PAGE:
Agreed. China is still hugely patriarchal, i would disagree that people want girls more than boys that certain is not my experience here. People still check the sex of their baby during pregnancy, though hospitals are forbidden from telling parents (allegedly) because some will abort the foetus if it is a girl. Hence the sex differential in favour of boys.

      • Tom says:

        It depends largely on the place. In the city there is more and more talk about how girls won’t abandon their parents like sons do. The sex differential is from the first few decades of the one child policy, it’s not as great now in the current generation being born.

      • Allan says:

        Traditionally the daughter would move into her husbands home and would have to take care of her in-laws. Leaving the yuemu 岳母 and yuefu 岳父 to fend for themselves to a certain extent. Today this happens less and the obligation is towards both sets of parents. So today people are happier about having daughters due to the fact that the daughter will not abandon her parents for her husband’s family, not because sons abandon their own families.

        Another reason that daughters are becoming more popular (but by no means an overriding reason) is that sons are expensive. As one lady told me today if you have a daughter you will save about 1,000,000RMB in property, wedding etc. As it is expected that the husbands parents will buy the flat for the newly weds.

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  3. Pelo says:

    Good stuff. Looking forward to tomorrow’s post.

  4. Pingback: The Chinese Family Under Mao | thewikipress.com

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  6. john book says:

    Someone might think you are a professional writer… Great job, sir.

    and for those who care, my wife made it home this morning…. the train to the airport that wasn’t supposed to run all the way there, ran all the way there before the electricity was turned off!!! Praise God! Next step is her radiation test.

    • Tom says:

      I’m quite relieved that she has made it out ok. We have been praying for your family here. Hopefully she will pass through the detectors without glowing.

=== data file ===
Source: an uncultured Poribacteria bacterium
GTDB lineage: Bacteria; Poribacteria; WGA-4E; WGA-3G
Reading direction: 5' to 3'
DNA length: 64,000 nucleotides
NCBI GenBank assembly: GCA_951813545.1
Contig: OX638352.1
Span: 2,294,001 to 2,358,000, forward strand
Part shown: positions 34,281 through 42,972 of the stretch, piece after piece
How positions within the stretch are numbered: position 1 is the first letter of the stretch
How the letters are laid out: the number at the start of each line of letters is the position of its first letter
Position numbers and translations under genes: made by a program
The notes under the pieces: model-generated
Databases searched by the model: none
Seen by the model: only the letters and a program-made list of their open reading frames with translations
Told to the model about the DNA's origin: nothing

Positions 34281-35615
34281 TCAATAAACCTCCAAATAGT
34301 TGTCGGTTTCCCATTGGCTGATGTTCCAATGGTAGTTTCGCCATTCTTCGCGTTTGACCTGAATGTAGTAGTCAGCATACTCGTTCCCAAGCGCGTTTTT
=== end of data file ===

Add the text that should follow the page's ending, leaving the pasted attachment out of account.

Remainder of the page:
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  11. bingbingbaobei@gmail.com says:

    See, I am always telling Chinese people that were I Chinese, I would rather have a daughter. Yet I’m surprised how many maintain the old “feudalistic” traditions. I’ve had some city folk tell me they don’t care one way or the other, but I’ve also had quite a few say they wanted a son. I’ve never had anyone tell me they wanted a daughter and were willing to abort a male fetus. There’s a wonderful ethnography on this, but I forgot the title. It was conducted in a rural area, and the researcher (Chinese-American) found that when given the opportunity to have 2 children, few people bothered finding out the fetus’ gender as it was too expensive to bribe. Most actually wanted a son and a daughter. However, if the first child was a girl, then almost 100% of the time they would bribe the doctor to find out the gender so they could abort the fetus if it was a girl. So, it appears the issue isn’t the daughter, but the lack of a son. If a son was born first, families would either choose not to have another child, or they would choose not to find out the gender. After all, no need to be concerned… In my family, my sister is the oldest, followed by my brother… I’m the youngest. I often have very confused friends ask why my parents didn’t abort me… are they rich? lol. The logic is that they had their son, so why continue to have kids? Sexism is also present in other ways, though. It’s not uncommon for Chinese companies to tell girls outright that they don’t want to hire them because eventually they’ll get pregnant and want time off. It’s still a bit whacked out…